Despite the high interest in the country’s energy sector by local and international developers of renewable projects and the government’s commitments and ongoing efforts to diversify the country’s energy matrix, particularly by increasing the available capacity from renewable energy sources, the National Energy Commission (CNE) has yet to lift the moratorium on the processing, and therefore granting, of new “provisional concessions” (government’s preliminary authorization issued for project development purposes) for projects from sources referred to by Dominican law as “non-manageable” renewable energy sources, which include wind and solar photovoltaic projects. The moratorium was initially imposed by the CNE on November 18, 2015, and then reassessed and renewed by the CNE on October 24, 2016.

Dominican law, in particular, the Regulation to Law No. 57-07 of Renewable Energy Incentives and Special Regimes (Regulation) divides renewable energy sources into “non-manageable” and “manageable” sources. According to the Regulation, “non-manageable” renewable energy sources are those of an uncertain nature and, as such, cannot be determined with precision for power generation management purposes. Wind, photovoltaic, run-of-river (special regime) and solar thermoelectric without accumulation sources are expressly listed as “non-manageable” renewable energy sources in the Regulation. “Manageable” renewable energy sources, according to the Regulation, are those that can be managed without losing the corresponding energy resource and, if availability of same is below technical production capacity, energy production can be supplemented by other non-renewable sources (hybridization). Biomass combustion, biomass gasification, biodigestion, hydraulic with reservoir, run-of-river (ordinary regime) and solar thermoelectric with accumulation sources are expressly listed as “manageable” renewable energy sources in the Regulation.

Whether a renewable energy source not expressly included in the foregoing lists should be deemed as a “manageable” or “non-manageable” source must be assessed and determined by the CNE, according to the Regulation.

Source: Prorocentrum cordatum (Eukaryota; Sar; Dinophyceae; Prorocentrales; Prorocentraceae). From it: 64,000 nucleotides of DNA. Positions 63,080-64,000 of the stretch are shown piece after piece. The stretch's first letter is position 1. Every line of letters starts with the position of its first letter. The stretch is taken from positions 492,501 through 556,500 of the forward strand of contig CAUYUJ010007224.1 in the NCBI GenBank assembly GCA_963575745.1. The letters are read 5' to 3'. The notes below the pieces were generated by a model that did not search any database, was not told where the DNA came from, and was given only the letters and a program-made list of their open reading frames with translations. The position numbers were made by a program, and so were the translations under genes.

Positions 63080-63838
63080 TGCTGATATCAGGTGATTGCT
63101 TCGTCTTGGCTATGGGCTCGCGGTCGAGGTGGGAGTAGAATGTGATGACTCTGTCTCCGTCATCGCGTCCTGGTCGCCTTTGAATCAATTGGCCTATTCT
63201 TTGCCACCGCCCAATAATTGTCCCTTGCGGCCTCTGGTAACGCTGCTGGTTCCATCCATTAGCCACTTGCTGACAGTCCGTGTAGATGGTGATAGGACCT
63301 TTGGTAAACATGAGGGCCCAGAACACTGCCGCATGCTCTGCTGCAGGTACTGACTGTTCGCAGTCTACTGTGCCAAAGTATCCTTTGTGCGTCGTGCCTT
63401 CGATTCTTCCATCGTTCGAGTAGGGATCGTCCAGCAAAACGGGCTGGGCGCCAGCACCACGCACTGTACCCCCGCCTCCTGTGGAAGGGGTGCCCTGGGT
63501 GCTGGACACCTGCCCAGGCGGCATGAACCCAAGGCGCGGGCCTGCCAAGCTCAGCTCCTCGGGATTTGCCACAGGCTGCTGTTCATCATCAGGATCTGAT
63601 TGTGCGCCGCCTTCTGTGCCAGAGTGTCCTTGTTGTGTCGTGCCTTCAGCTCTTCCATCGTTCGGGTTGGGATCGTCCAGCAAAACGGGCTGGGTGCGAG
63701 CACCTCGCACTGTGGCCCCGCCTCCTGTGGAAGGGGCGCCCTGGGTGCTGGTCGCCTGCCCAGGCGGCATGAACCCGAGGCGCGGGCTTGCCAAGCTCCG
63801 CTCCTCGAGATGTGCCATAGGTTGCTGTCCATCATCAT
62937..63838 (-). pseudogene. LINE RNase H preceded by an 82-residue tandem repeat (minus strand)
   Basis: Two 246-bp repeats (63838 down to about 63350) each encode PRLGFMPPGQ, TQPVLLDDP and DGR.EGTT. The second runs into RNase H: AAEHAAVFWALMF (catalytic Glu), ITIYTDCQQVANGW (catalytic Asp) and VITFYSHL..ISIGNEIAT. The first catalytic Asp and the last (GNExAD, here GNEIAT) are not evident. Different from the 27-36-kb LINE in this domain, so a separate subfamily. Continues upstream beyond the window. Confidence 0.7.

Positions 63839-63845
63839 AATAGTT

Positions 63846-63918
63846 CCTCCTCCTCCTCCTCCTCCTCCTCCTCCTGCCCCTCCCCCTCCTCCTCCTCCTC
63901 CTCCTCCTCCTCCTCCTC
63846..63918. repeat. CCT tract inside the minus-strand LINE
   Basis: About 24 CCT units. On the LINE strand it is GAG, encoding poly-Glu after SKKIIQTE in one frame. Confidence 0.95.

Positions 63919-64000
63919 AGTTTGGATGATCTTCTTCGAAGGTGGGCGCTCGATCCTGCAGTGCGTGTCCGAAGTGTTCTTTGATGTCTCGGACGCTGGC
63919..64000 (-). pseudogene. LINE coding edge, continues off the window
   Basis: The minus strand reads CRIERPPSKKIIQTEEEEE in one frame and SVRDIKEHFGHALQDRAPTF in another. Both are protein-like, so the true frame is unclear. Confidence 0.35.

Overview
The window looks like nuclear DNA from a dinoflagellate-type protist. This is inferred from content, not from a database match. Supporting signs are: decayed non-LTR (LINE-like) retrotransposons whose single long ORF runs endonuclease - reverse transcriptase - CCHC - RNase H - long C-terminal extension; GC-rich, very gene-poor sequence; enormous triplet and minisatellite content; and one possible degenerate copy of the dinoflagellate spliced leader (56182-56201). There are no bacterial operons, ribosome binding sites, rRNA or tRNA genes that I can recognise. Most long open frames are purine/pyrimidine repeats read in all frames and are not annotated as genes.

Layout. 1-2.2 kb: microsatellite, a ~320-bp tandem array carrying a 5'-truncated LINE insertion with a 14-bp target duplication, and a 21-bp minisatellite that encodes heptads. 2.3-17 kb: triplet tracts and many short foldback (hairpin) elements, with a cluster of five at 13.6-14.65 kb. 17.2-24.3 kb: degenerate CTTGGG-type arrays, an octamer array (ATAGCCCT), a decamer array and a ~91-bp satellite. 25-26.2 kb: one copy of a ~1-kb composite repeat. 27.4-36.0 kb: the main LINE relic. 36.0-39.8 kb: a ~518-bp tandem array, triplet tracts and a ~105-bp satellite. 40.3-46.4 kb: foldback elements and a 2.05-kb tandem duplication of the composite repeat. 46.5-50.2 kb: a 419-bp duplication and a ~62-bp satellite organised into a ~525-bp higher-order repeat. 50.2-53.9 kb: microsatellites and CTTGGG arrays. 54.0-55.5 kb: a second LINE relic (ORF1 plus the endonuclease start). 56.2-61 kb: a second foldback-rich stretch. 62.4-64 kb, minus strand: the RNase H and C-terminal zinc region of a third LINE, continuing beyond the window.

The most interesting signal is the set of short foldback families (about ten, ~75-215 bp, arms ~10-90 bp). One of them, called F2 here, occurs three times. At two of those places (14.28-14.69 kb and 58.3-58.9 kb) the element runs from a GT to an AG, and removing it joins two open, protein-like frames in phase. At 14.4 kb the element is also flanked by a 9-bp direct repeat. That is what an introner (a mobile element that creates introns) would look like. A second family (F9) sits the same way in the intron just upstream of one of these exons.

The moratorium is limited to “non-manageable” renewable energy sources and means, in practice, that:

  • Unless the corresponding project is for self-consumption, the CNE is not processing new applications for “provisional concession” for wind, solar photovoltaic, run-of-river (special regime) and solar thermoelectric without accumulation projects, which means, among other things, that developers of such renewable projects cannot start the required process to obtain governmental approval for their projects (concession). Such process is comprised of the following main steps: (i) first step, granting of the project’s “provisional concession” by the CNE; (ii) second step (after the first step is completed), granting of the project’s “definitive concession” by the CNE; and (iii) third and final step (after the first and second steps are completed), signing of the project’s “concession agreement” by the government and the project’s developer.
  • The CNE is processing new applications for “provisional concession” for (i) wind, photovoltaic, run-of-river (special regime) and solar thermoelectric without accumulation projects, if they are for self-consumption; and (ii) biomass combustion, biomass gasification, biodigestion, hydraulic with reservoir, run-of-river (ordinary regime) and solar thermoelectric with accumulation projects.

Pursuant to the agreements reached by the CNE’s board, the moratorium was imposed for, among others, the following reasons:

  • The number of concessions for renewable projects already awarded.
  • To avoid the collapse of the National Interconnected Power System (SENI), as it has occurred in other countries, particularly Spain, where, according to the CNE, an excessive number of concessions for renewable energy projects were awarded.
  • The country’s need to determine the maximum capacity for renewable projects required by and acceptable for the country’s National Interconnected Power System (SENI).

To determine such maximum capacity for renewable projects, among other purposes, the CNE, the Superintendency of Electricity and the system’s coordinator (Organismo Coordinador) commissioned a study, sponsored by the United States Agency for International Development (USAID). Although the study was concluded, the CNE deemed it “unsatisfactory” and, together with the Superintendency of Electricity and the Inter-American Development Bank (IDB), commissioned a new study, which appears to be pending.

Finally, it is important to point out that the moratorium does not have an expiration date. Therefore, it will remain in place until the CNE decides to lift it, taking into account, among other factors, (i) the results of the above-referenced pending study, (ii) the outcome of the institutional and regulatory reorganization of the country’s energy sector being conducted by the Ministry of Energy and Mines, and (iii) the results of several studies commissioned by such Ministry, including studies to determine the capacity of the country’s renewable resources and the study of hourly measurements of wind and solar resources to validate and/or correct currently available information.